HIT Projects You Can Implement Today

Many people are sitting their on the proverbial fence waiting to see what’s going to happen with the HITECH act and meaningful use before they actually go and implement an EMR. Now, I’m not going to let those people off the hook from evaluating and selecting an EMR. That should be done anyway. However, lately I’ve been thinking that many of these clinics shouldn’t be waiting to implement technology in their offices. Sure, EMR is a game changer and a major change for any office and has tremendous upside (regardless of stimulus money). However, for those of you in the wait for HITECH act money camp, there are still a number of IT projects that you can implement today that will benefit you once you actually implement an EMR. Here’s just a few of them:

Fax Server – This is a HUGE game changer for those that have an EMR. The medical world still revolves around the fax machine and will for a long time to come. Implementing a fax server in your office is a great first step to prepare your office for an EMR. Plus, it can save a lot of paper. For example, you can just delete all those “spam” faxes that you get. Fax servers are great and by having it installed and your users trained on how to use it so that when you implement your EMR you can just directly upload your faxes into your EMR without ever printing out the fax.

IM (Instant Messaging) – I’m amazed at how useful our clinic has found IM to be in our office. It’s a great way for the nurses to communicate with the clinicians, the clinical people with the front desk and the nurses with each other. You do have to manage when to IM versus a phone call versus an email (or secure EMR message once you have an EMR), but there’s sometimes that an IM is a perfect way to communicate in a clinic.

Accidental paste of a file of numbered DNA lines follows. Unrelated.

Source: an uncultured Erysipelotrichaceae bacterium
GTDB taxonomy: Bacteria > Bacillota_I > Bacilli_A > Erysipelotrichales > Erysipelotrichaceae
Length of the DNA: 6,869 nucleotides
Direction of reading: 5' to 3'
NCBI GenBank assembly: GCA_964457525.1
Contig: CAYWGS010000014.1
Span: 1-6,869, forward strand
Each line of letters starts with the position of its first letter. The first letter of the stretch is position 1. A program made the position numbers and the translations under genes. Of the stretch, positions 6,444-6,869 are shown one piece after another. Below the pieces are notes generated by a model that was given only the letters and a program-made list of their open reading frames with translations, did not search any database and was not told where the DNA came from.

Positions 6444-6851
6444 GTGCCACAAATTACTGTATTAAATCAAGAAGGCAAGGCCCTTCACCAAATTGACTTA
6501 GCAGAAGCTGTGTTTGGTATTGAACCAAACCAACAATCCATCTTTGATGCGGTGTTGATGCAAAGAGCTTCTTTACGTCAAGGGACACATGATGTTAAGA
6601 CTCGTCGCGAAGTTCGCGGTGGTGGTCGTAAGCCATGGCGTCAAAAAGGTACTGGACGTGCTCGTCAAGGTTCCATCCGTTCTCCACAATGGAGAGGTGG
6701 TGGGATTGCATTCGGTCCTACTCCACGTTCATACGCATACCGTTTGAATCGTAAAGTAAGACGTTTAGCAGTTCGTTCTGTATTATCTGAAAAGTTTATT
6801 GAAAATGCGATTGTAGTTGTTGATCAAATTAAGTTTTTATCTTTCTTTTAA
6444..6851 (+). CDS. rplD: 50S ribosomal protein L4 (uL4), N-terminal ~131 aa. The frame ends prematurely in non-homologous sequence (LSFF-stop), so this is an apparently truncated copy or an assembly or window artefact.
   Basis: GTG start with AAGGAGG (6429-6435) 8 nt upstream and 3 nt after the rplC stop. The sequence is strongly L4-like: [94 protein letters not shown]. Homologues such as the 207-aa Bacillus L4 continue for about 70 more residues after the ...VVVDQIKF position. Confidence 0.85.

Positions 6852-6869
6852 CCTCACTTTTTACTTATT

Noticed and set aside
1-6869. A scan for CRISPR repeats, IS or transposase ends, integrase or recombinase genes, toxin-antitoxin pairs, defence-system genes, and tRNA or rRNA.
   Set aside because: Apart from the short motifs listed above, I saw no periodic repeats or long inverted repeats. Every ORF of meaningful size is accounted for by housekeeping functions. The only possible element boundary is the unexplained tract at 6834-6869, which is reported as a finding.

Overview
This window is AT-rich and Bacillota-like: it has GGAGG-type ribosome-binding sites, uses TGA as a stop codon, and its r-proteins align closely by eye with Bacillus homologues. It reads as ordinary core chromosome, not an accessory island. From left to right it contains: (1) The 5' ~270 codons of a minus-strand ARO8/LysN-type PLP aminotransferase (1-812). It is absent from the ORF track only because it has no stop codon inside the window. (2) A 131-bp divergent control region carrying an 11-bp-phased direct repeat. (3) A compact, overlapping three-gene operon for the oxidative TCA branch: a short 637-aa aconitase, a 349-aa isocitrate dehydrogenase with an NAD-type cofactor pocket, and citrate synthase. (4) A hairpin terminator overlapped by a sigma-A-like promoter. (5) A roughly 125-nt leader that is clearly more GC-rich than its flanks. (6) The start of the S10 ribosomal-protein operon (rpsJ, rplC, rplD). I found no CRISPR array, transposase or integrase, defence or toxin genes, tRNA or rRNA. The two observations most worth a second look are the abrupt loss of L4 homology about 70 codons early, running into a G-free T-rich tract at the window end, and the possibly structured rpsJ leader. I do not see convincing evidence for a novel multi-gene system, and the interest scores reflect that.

Shared Drives – Setting up a shared drive for your office is simple to do and can save a lot of time. I’m surprised how many offices don’t use this. It’s not the best thing for patient data, but there are hundreds of other office uses for a shared drive to prove beneficial. Ideally this would be setup on active directory, but even if you just manually map a shared drive it can work well in a clinic.

IT Infrastructure – Good IT companies will come and do an analysis of your current IT setup for free. They’ll also give you an idea of what things you could do now that will prepare you for your EMR implementation. Plus, even if you don’t do some of the things until you get closer to implementing an EMR, it’s good to know the weaknesses in your IT infrastructure early so that you can make that part of your plans.

Those are just a few examples. I’m sure some will also mention ePrescribing on this list. I’m not totally sold on that idea, but would love to hear people who disagree. What other technologies can clinics implement now regardless of their EMR purchase?

About the author

John Lynn

John Lynn

John Lynn is the Founder of the HealthcareScene.com, a network of leading Healthcare IT resources. The flagship blog, Healthcare IT Today, contains over 13,000 articles with over half of the articles written by John. These EMR and Healthcare IT related articles have been viewed over 20 million times.

John manages Healthcare IT Central, the leading career Health IT job board. He also organizes the first of its kind conference and community focused on healthcare marketing, Healthcare and IT Marketing Conference, and a healthcare IT conference, EXPO.health, focused on practical healthcare IT innovation. John is an advisor to multiple healthcare IT companies. John is highly involved in social media, and in addition to his blogs can be found on Twitter: @techguy.